The guesthouse is huge – it has three large bedrooms with double bunk beds, two bathrooms, a kitchen and large living areas. Each year we add furnishings and it is looking great. During this visit, for the first 2 weeks we have not had electricity or hot water as the newly installed solar system was struck by lightning the week before we arrived and the electrician took some time to resolve it. 

There are three bedrooms for guests: one is huge with 3 sets of double bunks and a double bed. 

Then there are two with two sets of bunks each. There is also a smaller bedroom where at the moment Paul sleeps as he is caretaker of the guesthouse with Diana.

There are two full bathrooms with toilet and showers - one is off the big bedroom and the other on the other side of the house between the other two bedrooms.

We have solar power which also heats a hot water system – after the punishing walk up the hill, a cold shower is welcomed relief each evening so we are not suffering! The solar had been hit by lightening now long before we came so was out of action for the first two weeks while the electrician struggled to repair.   The day after Hunter left, we arrived back at the guesthouse in evening to find all the lights working – it is amazing that having electricity suddenly felt like a real luxury and we are enjoying it immensely. Sorry Hunter… missed out!

We have a huge lounge and sitting area and a massive kitchen. Paul is seen in the picture of our kitchen doing morning dishes.  

There is a separate sitting area seen below and then the larger lounge and open space which we have not yet fully furnished but are getting there.

When I was last here in 2014 I made curtains for the guest house and year by year we purchase additional furniture and equipment to ensure it is more comfortable.  All beds have mosquito nets and it is a very comfortable space for sure.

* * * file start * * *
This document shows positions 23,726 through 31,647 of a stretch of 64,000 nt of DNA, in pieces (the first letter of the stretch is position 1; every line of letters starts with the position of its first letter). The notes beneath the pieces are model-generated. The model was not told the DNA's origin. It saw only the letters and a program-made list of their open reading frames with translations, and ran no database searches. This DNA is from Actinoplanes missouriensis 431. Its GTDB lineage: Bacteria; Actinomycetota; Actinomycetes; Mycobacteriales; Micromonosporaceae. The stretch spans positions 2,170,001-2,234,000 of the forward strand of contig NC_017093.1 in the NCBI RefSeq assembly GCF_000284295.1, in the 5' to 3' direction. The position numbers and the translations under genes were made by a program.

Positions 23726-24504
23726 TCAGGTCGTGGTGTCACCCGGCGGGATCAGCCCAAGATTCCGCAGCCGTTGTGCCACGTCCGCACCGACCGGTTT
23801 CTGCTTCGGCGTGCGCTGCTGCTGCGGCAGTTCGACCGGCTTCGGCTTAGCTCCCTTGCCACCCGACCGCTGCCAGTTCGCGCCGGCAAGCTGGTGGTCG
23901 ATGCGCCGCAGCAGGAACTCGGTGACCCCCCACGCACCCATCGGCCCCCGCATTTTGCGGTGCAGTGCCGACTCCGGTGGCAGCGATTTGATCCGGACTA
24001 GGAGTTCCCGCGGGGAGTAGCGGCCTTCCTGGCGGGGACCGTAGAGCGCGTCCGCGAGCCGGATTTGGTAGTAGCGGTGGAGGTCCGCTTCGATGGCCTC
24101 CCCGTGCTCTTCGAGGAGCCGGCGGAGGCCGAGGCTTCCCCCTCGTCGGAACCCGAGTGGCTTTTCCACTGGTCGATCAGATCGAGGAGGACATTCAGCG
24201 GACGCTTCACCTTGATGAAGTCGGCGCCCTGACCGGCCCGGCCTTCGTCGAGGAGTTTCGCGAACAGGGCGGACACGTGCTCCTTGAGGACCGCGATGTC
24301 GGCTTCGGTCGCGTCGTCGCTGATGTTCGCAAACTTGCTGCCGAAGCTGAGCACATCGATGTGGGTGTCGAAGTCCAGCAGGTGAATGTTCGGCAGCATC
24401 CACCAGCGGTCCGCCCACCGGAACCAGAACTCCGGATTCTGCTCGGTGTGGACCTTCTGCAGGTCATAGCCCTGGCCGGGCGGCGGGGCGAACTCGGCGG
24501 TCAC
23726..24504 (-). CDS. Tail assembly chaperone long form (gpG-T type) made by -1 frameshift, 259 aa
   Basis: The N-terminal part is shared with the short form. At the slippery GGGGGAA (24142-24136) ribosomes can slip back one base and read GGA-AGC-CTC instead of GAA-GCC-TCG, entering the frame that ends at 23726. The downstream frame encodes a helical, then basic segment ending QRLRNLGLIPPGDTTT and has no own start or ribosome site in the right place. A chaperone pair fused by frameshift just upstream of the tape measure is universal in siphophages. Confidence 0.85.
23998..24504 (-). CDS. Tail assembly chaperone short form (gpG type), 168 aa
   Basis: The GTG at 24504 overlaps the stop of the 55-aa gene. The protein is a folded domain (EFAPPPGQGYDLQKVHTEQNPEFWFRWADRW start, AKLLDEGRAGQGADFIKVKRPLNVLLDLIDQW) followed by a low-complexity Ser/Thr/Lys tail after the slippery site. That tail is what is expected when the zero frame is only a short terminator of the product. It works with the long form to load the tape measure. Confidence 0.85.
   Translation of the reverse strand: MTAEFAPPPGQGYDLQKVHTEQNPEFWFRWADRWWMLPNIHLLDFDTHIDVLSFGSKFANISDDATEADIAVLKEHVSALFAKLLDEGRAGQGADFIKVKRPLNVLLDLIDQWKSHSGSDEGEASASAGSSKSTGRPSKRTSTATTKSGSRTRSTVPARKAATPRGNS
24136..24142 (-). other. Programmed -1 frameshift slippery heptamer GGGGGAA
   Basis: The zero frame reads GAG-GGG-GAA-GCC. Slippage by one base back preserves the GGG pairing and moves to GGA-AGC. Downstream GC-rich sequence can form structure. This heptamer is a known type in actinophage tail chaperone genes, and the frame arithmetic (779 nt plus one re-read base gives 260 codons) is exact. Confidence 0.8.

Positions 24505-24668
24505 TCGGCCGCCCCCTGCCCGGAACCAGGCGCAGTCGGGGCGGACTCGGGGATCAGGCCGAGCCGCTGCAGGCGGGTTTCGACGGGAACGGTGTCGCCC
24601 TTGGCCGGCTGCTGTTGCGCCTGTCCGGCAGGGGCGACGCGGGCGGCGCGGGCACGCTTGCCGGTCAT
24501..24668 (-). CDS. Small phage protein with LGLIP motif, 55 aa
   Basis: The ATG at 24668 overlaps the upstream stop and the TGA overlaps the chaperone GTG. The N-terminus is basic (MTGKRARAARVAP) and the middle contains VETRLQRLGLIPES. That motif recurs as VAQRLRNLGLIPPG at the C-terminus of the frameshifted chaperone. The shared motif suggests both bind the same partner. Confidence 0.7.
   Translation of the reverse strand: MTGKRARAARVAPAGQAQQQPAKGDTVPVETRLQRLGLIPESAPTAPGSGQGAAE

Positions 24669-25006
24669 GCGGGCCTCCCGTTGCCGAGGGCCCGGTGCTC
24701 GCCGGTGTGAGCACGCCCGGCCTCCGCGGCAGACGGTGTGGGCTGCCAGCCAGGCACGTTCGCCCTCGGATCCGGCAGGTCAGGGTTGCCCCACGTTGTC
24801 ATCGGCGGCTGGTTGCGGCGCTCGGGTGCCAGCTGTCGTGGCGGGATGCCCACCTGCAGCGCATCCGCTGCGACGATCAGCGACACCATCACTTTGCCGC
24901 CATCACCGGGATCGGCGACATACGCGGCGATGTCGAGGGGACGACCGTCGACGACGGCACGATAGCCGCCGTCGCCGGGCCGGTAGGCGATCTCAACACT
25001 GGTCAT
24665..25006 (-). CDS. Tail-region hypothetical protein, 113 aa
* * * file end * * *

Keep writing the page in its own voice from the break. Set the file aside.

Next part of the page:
Each morning I make a cup of tea and sit out on the Guesthouse terrace to catch up on emails, read or just soak in the sounds of birds, monkeys, and insects and the distant hum of the main highway from Kampala through to Rawanda that runs through the village below. 

Early in the morning, looking out beyond the village, we see layers of mist mixed with smoke from cooking fires rise from the many folds in the hills and disappear into the soft hazy sky. 

As I sit on the terrace children who live beyond our guesthouse walk past on their way down to the village schools – calling out hello. Some walk many miles each day to go to school typically on just one meagre meal of rice, matoki or posha. 

Two of our senior students (Paul and Diana) stay up in the guest house with us and in the morning, they prepare breakfast, clean the house and generally ensure we are well looked after. Both Paul and Diana have won basketball scholarships to Nkosi University beginning September 2017. We are very proud of them and also very pleased they will be with Nkosi University which is just 30mins away. You see Diana below in a basketball tournament we hosted on Easter Sunday and Paul in the yellow shirt.


  1. This is so amazing Ruth. You have really given a detailed work of AZBAG club.
    Thank you so much for the support to the young generation.